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The Completely Unverified True Story of a Reality Television Superstar
(2020, Headlong Into Harm Press)
A single reality television moment made Mick a superstar and ruined his life. He lost eight years hiding out and dealing with the fallout of catching his fiancée, Molly, in bed with another man – and the fistfight with her lover, Parker, another cast member – that followed, while “The Mick and Parker incident” becomes the stuff of unscripted television legend.
With his comic book shop teetering on bankruptcy and to help his friend an onetime costar Annie stave off foreclosure, Mick reluctantly signs on to reunite with the cast and join them in an R.V. for a two-week scavenger hunt. Cross the finish line, and they’ll get a check big enough to sort out their messy finances. Before payday, Mick will have to conquer the festering feeling that surround Parker and Molly, as well as the contrived challenges requisite of network reality fare in snake sanctuaries, karate dojos and spiritual healers’ sweat lodges.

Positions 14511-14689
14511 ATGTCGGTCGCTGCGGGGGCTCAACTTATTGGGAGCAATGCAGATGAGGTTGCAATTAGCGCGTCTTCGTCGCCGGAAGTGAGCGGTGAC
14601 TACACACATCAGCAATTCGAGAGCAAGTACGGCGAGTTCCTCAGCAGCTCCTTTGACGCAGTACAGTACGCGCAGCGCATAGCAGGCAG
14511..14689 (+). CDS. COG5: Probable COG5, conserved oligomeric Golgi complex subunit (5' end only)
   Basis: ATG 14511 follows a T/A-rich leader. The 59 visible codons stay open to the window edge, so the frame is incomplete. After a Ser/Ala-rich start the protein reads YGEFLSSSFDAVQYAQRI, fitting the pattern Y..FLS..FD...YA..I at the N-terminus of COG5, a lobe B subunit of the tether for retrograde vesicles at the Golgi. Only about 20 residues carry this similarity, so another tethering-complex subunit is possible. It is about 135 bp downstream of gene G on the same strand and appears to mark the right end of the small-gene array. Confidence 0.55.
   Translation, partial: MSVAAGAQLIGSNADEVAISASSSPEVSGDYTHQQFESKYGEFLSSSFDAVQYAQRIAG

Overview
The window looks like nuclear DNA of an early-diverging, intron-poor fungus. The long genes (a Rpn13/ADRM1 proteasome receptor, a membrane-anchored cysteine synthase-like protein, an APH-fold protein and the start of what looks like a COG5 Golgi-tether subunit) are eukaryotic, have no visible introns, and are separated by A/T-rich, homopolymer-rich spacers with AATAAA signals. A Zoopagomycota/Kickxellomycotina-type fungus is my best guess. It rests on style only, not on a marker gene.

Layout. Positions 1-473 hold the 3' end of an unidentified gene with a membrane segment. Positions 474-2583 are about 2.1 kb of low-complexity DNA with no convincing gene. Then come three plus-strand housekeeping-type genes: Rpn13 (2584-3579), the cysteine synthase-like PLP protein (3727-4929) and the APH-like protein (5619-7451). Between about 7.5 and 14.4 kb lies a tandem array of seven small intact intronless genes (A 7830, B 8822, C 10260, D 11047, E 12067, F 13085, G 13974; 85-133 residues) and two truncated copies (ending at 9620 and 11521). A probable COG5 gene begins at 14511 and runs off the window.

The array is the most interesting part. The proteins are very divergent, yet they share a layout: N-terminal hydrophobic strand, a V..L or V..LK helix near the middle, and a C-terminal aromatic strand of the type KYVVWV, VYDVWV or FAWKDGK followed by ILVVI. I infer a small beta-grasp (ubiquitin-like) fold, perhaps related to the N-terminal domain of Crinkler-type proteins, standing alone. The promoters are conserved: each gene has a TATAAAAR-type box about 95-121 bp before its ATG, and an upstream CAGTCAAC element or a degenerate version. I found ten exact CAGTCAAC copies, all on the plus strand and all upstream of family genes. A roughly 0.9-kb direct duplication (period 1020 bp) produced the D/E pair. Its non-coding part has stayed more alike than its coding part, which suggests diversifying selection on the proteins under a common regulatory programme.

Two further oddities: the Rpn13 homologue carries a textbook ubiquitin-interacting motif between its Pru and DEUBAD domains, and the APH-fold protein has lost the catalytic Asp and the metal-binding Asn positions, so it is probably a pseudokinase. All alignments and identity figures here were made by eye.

(2012, Aversion Media)
When it launched in early 1999, Aversion.com was one of the first online publications devoted to underground music. Driven by an aesthetic that appreciated everything from The Clash to Depeche Mode and inspired by the absolute boatloads of ridiculous posturing and misinformed opinions that dominated the indie/punk blogosphere at the time1, it became known for its candid interviews and outspoken voice for the underground before it tossed in the towel in 2010.
As you’ve no doubt guessed by now, Aversion Therapy collects some of Mr. Schild’s favorite interviews of the period, collecting talks with bands such as Death Cab for Cutie, Sleater-Kinney, Arab Strap, The Decemberists, Rancid, Jimmy Eat World, The Weakerthans, McLusky and Against me.
1 Not much has changed in twenty-plus years, eh?